Questioning patients on their ability to ride a bike could be a far more effective Parkinson's disease test than more expensive examinations, according to scientists.
Researchers from the Netherlands used brain imaging and other tests on patients with Parkinson's disease and also on those with atypical Parkinsonism.
When asked whether they were still able to ride a bicycle, only four per cent of those with standard Parkinson's said they were no longer able to while 52 per cent of participants with atypical Parkinsonism said they could not.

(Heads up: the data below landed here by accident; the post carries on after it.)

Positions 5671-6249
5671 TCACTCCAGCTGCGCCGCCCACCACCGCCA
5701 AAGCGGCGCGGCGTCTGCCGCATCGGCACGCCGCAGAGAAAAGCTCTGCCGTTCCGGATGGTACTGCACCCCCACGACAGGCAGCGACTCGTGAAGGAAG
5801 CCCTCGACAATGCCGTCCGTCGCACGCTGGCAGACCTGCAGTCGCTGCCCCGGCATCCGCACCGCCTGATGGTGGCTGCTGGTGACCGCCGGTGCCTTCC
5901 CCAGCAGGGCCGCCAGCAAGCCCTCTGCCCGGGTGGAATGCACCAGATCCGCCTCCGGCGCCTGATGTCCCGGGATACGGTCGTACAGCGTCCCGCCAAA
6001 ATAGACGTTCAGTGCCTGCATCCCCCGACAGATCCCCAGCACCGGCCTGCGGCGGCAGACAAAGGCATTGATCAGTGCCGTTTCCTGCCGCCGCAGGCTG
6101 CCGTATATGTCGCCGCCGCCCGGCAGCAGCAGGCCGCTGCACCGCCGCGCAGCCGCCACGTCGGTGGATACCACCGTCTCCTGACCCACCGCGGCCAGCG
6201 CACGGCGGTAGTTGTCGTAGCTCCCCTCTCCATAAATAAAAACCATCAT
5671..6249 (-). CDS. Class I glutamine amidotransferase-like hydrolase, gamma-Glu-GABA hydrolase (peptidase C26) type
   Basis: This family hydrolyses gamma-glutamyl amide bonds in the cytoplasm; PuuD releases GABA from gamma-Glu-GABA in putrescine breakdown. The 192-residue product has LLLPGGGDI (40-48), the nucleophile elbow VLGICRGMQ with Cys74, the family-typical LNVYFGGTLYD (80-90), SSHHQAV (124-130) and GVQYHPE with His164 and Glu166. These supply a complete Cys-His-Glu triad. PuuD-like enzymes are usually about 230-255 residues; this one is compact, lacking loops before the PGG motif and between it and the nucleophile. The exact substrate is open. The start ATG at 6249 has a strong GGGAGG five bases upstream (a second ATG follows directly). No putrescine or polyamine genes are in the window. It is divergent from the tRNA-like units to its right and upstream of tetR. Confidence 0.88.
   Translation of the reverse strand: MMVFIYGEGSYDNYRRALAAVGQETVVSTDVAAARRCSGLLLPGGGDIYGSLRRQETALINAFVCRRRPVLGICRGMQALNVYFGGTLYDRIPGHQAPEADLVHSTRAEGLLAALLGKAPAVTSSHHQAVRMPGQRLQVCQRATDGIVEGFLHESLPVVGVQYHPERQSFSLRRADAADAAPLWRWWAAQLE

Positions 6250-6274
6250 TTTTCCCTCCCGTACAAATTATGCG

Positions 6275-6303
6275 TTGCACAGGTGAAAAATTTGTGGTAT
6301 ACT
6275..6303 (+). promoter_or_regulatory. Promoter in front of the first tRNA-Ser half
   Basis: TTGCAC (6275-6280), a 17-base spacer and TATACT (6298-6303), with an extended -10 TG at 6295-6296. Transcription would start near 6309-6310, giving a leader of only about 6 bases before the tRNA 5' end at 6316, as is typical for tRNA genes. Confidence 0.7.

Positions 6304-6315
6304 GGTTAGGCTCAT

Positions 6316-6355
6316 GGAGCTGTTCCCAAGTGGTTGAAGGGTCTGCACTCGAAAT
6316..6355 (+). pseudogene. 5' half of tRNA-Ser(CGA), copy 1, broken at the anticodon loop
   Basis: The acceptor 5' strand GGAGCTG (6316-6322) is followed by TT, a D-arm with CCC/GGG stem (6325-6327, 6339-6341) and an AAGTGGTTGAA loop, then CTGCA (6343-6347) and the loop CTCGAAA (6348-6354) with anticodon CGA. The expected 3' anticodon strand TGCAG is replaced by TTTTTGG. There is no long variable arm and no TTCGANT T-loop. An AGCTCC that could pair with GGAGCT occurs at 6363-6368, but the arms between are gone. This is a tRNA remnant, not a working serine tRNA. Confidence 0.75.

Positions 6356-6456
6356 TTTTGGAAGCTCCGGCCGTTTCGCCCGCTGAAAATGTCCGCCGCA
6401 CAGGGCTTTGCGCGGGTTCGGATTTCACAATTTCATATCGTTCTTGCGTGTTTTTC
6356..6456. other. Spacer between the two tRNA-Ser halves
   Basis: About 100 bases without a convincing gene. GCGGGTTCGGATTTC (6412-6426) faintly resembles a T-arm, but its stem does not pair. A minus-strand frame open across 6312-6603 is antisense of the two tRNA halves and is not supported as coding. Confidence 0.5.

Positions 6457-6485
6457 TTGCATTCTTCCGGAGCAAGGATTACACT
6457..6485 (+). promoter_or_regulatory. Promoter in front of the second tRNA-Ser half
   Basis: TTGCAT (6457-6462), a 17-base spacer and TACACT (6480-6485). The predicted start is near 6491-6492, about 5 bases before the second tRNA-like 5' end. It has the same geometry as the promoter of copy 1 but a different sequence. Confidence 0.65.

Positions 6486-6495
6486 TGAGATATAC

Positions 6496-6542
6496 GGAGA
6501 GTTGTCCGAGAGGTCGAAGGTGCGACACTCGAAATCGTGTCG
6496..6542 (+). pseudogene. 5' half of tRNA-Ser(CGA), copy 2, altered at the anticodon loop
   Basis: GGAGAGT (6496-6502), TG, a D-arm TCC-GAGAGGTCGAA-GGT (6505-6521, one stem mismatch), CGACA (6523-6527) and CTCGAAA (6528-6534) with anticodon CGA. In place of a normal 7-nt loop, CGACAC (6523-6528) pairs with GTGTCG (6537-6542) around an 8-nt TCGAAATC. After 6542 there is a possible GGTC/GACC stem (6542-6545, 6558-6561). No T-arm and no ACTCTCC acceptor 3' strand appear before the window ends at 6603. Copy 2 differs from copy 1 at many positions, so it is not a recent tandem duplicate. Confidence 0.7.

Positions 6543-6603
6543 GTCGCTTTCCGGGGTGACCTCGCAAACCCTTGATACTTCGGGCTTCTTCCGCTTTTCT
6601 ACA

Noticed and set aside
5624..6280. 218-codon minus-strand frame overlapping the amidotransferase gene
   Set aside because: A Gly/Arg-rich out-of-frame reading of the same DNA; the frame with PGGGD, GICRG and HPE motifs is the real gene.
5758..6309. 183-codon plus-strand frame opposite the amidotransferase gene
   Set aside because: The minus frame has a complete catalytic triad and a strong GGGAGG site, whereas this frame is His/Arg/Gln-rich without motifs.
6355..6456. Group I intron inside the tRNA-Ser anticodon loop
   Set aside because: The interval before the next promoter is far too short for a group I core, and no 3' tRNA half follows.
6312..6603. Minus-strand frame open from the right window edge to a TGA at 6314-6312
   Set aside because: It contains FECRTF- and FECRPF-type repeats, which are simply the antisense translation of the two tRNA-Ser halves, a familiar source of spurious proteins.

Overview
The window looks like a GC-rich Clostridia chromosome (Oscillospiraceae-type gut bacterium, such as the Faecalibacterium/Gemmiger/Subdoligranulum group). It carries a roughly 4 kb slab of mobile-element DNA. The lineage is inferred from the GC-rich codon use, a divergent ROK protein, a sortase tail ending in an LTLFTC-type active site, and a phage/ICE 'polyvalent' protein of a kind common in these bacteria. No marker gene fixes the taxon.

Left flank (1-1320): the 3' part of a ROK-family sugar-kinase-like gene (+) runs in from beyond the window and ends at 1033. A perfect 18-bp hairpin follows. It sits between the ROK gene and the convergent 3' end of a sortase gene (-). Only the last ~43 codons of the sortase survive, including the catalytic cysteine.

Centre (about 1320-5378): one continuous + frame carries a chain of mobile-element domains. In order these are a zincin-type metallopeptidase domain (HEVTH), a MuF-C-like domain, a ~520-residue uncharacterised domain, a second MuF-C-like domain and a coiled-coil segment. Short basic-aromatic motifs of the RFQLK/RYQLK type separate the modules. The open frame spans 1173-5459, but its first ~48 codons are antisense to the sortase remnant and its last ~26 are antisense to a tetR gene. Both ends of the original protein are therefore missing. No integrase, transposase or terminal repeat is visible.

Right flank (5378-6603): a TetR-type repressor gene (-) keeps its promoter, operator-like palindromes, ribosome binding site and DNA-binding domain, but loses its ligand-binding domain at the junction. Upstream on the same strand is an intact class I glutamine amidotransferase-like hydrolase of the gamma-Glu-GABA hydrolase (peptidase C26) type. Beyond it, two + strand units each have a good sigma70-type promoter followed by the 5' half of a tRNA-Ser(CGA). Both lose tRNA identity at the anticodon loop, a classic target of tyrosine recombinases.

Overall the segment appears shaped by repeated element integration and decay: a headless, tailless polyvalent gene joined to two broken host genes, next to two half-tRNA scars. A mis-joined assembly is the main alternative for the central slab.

Researchers wrote a letter published in the Lancet that said that the question of whether a patient could ride a bike or not could prove a "red flag" for clinicians.
"This skilled task is probably sensitive to subtle problems with balance or coordination, caused by the more extensive extranigral pathology in atypical parkinsonism," said the letter.
Meanwhile, researchers from the University of Texas Health Science Center have found that a drug used in the treatment of leukaemia could be used to slow the progression of Parkinson's disease.